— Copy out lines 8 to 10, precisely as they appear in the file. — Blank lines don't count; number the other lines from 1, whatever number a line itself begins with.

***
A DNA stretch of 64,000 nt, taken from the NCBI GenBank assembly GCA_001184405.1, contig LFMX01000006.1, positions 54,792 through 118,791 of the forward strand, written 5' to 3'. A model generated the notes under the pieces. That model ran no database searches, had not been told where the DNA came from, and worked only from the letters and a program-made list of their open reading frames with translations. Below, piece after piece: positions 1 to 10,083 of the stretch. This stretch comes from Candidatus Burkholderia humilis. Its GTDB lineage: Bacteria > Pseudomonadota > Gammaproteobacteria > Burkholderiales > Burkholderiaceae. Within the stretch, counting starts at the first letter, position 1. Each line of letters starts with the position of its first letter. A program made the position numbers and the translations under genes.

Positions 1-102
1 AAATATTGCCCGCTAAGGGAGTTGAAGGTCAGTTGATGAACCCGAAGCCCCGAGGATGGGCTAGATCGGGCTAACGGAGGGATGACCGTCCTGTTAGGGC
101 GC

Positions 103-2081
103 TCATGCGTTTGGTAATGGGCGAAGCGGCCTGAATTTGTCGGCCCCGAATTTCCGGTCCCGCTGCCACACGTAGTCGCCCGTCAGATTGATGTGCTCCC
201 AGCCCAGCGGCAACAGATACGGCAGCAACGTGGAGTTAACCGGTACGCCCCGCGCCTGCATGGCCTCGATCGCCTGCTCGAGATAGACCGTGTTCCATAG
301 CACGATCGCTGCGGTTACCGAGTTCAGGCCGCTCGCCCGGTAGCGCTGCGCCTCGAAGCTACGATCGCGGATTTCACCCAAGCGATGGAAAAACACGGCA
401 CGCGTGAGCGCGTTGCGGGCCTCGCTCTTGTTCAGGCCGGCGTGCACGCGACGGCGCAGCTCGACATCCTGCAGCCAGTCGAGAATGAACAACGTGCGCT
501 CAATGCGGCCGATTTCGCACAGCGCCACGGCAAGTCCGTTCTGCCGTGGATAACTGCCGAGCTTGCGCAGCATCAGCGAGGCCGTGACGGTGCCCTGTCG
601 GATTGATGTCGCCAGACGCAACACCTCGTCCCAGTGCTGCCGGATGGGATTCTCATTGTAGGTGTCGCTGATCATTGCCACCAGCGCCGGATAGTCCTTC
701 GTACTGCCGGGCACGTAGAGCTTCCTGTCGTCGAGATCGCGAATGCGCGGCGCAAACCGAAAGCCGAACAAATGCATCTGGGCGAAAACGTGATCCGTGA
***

301 CACGATCGCTGCGGTTACCGAGTTCAGGCCGCTCGCCCGGTAGCGCTGCGCCTCGAAGCTACGATCGCGGATTTCACCCAAGCGATGGAAAAACACGGCA
401 CGCGTGAGCGCGTTGCGGGCCTCGCTCTTGTTCAGGCCGGCGTGCACGCGACGGCGCAGCTCGACATCCTGCAGCCAGTCGAGAATGAACAACGTGCGCT
501 CAATGCGGCCGATTTCGCACAGCGCCACGGCAAGTCCGTTCTGCCGTGGATAACTGCCGAGCTTGCGCAGCATCAGCGAGGCCGTGACGGTGCCCTGTCG